In 1842, Trinity was visited by the first steamer, and which was the second that ever appeared in Newfound-land.. She was called the John McAdam, and had been previously employed running between Cork and Liver-pool, and was sent to St. John’s in order to be sold. Trinity was long the seat of some of the oldest mercantile establishments in Newfoundland. The Messrs. Garlands and Slades, for a great number of years, carried on large and flourishing trades. The premises that formerly be-longed to Mr. Garland were afterwards owned by Messrs. Brooking, Son & Co., of St. John’s, who carried on a large trade there, presided over by their agent. The executors of the late Robert Slade, also did a very extensive business. The venerable William Kelson, Esq., the Isaac Walton, of Newfoundland, resided here, who was always the unflinching advocate of the hook and line, over all other modes of catching fish.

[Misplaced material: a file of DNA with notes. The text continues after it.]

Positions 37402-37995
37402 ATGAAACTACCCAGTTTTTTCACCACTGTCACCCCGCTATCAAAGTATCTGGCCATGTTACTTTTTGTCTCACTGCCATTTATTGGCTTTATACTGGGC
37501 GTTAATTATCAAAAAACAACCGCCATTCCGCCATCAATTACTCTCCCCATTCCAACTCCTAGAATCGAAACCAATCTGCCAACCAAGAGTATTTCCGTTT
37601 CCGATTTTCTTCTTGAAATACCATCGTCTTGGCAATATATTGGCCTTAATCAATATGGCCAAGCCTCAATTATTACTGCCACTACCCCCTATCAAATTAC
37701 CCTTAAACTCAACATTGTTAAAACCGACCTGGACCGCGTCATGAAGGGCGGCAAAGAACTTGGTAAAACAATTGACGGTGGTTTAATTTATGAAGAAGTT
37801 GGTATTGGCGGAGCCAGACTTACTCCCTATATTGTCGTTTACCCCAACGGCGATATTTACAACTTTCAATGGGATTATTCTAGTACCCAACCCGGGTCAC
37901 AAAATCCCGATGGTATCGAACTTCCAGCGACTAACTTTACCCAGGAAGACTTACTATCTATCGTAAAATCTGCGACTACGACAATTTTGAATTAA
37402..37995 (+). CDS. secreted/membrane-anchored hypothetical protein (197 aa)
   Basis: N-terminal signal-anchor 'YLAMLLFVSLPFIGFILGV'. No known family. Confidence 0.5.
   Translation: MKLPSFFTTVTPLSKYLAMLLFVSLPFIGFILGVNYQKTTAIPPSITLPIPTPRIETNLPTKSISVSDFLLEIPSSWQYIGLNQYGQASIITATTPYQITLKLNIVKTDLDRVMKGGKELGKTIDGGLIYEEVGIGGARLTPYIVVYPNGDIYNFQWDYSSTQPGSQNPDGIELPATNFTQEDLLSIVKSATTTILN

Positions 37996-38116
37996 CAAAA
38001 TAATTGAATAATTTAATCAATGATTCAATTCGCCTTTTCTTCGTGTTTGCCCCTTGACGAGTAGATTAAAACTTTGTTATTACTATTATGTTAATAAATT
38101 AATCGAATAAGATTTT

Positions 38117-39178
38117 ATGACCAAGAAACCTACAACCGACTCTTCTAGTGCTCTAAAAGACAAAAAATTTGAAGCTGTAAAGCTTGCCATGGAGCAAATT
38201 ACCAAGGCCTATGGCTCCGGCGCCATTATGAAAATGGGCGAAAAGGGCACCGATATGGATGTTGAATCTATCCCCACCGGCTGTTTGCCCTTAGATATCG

The Circuit Court sits at Trinity once a year. There is a Stipendiary Magistrate and a Clerk of the Peace, and also a Custom House Officer. There are also two medical gentlemen. In .1838 a Benefit Club ” was established here which, since its organization, has paid to sick members, and the relief of widows $2,000. Trinity has three churches, which belong to the Episcopalians, Methodists, and Roman Catholics. There is one English Church and one Roman Catholic School. The population of Trinity in 1836 was 1,253 ; in 1845 it was 1,268, and in 1857 it was 1,510. In 1833, Trinity employed thirty-seven vessels in the foreign trade, besides nineteen more in the seal fishery. There are several populous settlements in the neighbourhood of Trinity, such as Eughah Harbour, Trouty, and Bonaventure. These places, with Catalina and Bird Island Cove, are the only important settlements on the north side of the Bay. In 1857, over 6,000 pounds of soap were manufactured in these settlements. At Catalina is found the celebrated ” Catalina stone,” iron pyrites. A light-house has been erected on Green Island, at the en-trance of the harbour. Random Sound is a beautiful lake of water, the shores of which are well adapted for cultivation. Here John Tilley, Esq., resides, who by indomitable energy and perseverance rose from obscurity to eminence as a man of learning. Mr. Tilley taught himself to read and write at twenty-six years of age. He was the first to commence brick-making, and preserving salmon in tins in Newfoundland. The Rev. Henry Petley, Missionary of the Society for the Propagation of the Gospel, thus describes his visit to Random Sounds in 1859 :